There was also another challenge: what about those customers that landed directly on a search page? How should we assign them a cookie and make sure that they always see the same version? We decided to exclude those customers from the test.
In the end, this is what our workaround looked like:
We knew this mechanism wasn’t perfect. As you can see, the 50-50 split happens BEFORE users can even make a search that would lead to a Zero Result page. This means that the actual split of our customers which actually see a Zero Result page might not have been exactly 50-50. However, we assumed that the likelihood of coming across a Zero Result page would be equal across the two pots, so the actual split might not have been too far from 50-50. We would have expected something like 45-55, which is ok. We never expected this split to be 80-20. Was this split mechanism the cause of the massive imbalance between the two groups?
We launched ourselves on a quest to find out what was wrong. The following actions took place during the subsequent two weeks, in which we went through the test setup and results multiple times (did we mention that the pressure was on?).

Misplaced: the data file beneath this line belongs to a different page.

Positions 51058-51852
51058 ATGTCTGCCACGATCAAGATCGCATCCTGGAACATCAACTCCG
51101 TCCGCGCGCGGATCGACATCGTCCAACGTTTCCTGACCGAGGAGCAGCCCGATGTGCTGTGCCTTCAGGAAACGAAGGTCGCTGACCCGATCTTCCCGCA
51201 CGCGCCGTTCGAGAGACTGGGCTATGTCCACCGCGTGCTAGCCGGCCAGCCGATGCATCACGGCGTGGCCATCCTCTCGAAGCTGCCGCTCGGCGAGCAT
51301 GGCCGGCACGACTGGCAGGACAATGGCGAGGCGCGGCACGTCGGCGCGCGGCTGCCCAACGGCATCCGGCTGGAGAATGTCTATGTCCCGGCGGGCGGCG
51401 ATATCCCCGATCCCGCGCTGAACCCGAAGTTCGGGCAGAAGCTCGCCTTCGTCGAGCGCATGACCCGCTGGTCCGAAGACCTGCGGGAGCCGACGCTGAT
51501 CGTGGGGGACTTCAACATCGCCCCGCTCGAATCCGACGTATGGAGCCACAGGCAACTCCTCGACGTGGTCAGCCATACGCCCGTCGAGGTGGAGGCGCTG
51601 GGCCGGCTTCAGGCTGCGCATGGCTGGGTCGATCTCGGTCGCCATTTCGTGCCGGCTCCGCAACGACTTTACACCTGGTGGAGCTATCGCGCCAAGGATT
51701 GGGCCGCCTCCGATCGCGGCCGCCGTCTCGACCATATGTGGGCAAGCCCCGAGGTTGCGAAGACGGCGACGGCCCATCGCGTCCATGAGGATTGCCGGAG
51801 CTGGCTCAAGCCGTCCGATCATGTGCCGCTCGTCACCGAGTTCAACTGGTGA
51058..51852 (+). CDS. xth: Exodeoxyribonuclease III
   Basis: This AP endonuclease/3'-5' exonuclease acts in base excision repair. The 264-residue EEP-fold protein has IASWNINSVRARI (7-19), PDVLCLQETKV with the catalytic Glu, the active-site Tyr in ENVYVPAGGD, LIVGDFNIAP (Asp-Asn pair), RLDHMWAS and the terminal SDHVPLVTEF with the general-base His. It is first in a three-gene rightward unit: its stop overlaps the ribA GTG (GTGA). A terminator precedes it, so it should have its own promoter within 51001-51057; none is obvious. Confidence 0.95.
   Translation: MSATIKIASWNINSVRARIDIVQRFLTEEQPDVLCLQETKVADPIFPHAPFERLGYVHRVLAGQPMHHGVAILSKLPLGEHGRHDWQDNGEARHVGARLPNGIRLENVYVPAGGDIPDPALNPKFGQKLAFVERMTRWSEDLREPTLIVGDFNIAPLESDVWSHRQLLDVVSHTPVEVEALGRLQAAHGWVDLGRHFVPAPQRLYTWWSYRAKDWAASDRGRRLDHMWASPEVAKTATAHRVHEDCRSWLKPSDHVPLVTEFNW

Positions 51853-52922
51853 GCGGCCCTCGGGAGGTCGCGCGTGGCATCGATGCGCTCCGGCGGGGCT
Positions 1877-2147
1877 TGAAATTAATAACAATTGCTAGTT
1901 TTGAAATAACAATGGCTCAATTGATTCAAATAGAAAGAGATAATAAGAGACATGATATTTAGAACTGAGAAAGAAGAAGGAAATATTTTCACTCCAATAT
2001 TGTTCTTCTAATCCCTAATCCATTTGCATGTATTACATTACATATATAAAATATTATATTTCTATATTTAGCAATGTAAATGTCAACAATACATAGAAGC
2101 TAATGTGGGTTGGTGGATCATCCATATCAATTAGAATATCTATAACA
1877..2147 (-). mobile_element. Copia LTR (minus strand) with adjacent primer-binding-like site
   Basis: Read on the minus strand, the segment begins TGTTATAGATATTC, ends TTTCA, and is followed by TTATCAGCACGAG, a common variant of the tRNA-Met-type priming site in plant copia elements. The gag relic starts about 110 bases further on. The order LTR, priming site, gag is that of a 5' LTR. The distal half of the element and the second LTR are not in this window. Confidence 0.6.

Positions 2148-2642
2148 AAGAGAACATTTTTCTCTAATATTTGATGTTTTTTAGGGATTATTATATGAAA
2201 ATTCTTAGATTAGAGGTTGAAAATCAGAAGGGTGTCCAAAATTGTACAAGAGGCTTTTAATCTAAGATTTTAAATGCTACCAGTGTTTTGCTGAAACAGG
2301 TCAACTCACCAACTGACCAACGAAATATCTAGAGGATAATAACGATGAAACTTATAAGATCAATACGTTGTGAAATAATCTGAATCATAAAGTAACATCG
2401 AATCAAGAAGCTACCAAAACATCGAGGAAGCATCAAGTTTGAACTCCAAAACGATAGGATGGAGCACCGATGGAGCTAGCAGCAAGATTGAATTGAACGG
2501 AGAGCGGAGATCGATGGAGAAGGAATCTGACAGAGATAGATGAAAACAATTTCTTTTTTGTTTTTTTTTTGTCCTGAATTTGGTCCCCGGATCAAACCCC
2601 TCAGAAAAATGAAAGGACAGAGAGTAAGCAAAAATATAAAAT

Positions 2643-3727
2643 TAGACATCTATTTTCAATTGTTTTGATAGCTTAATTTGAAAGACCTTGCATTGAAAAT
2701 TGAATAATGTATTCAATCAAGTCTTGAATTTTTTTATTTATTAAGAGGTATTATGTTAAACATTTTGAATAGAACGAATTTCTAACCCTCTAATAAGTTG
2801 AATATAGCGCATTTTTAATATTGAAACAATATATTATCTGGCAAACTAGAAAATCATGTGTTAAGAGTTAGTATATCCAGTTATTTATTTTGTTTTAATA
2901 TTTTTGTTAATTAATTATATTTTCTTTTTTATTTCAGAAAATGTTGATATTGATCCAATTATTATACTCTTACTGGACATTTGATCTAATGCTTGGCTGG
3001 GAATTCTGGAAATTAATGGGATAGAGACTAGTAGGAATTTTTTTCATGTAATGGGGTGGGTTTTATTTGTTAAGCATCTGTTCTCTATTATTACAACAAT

First, we performed several checks on our web tracking tools (i.e. Webtrekk and Google Analytics) and we assured that each time the users were presented with a Zero Result page, this event would be counted correctly as a “Zero Results with Suggestions” or “Zero Results without Suggestions”.
We then double checked whether we were pulling the right numbers from our analytics tools. Were we double counting our customers? We checked the selected time frame, the segments, the filters, the metrics…all looked good.
We checked the script we used to assign the cookie. Maybe the random function that assigned the cookie wasn’t random? Maybe we weren’t selecting the right target? It wasn’t the case. Multiple people checked the code but no one could find an error.
We then investigated what was different between the two pots. Device, operating system and browser splits were equal between the two pots. However, channel distribution wasn’t. Version B pot had much more Paid Search Brand traffic than version A, and much less Paid Search Generic traffic. Were we onto something? Were people coming from a generic search more likely to be assigned to Version A? And if so, why?